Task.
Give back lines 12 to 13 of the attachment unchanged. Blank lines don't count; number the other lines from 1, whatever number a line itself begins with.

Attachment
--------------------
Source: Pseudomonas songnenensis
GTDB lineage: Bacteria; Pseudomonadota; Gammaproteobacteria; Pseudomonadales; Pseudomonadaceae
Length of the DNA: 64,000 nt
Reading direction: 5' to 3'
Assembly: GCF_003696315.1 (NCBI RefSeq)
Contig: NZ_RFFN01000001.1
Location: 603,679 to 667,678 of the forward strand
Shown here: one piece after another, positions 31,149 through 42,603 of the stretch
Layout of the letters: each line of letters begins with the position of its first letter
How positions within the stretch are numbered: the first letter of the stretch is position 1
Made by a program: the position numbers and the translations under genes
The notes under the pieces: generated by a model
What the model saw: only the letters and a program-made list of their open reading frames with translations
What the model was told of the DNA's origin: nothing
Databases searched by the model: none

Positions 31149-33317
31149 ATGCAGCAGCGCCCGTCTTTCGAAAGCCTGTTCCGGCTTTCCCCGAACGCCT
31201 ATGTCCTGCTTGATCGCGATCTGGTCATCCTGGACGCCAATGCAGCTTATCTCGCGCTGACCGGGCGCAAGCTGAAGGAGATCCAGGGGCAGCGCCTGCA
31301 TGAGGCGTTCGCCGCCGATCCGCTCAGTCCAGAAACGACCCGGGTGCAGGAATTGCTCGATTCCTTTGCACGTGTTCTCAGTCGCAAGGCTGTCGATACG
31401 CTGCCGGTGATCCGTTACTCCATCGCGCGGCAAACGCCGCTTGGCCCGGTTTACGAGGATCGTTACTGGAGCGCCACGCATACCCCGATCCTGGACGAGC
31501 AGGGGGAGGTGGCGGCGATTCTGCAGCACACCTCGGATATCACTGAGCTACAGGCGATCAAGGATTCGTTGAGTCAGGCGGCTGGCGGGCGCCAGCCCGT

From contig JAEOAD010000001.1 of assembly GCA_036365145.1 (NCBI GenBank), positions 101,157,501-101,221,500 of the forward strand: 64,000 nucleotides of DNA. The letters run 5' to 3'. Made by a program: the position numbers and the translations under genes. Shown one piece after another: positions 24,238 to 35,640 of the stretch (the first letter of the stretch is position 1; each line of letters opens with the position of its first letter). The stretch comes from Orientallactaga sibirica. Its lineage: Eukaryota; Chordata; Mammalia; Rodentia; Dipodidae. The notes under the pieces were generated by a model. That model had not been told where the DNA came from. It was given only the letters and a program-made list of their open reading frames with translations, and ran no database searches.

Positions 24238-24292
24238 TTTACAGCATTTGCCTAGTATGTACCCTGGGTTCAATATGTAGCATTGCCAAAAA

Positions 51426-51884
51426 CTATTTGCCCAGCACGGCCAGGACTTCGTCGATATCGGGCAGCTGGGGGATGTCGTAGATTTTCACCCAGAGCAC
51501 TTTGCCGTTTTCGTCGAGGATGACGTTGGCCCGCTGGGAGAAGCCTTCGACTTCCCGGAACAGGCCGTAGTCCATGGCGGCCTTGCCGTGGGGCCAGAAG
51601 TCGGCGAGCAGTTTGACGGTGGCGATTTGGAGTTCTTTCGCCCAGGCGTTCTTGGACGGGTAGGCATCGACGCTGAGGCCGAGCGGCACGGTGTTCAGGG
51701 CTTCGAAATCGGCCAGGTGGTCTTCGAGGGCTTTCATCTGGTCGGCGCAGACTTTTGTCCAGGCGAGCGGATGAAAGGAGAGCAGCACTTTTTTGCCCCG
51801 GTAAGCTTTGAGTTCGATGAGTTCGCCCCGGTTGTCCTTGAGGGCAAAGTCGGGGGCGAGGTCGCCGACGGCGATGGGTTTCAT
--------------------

The notes under the pieces: generated by a model
What the model saw: only the letters and a program-made list of their open reading frames with translations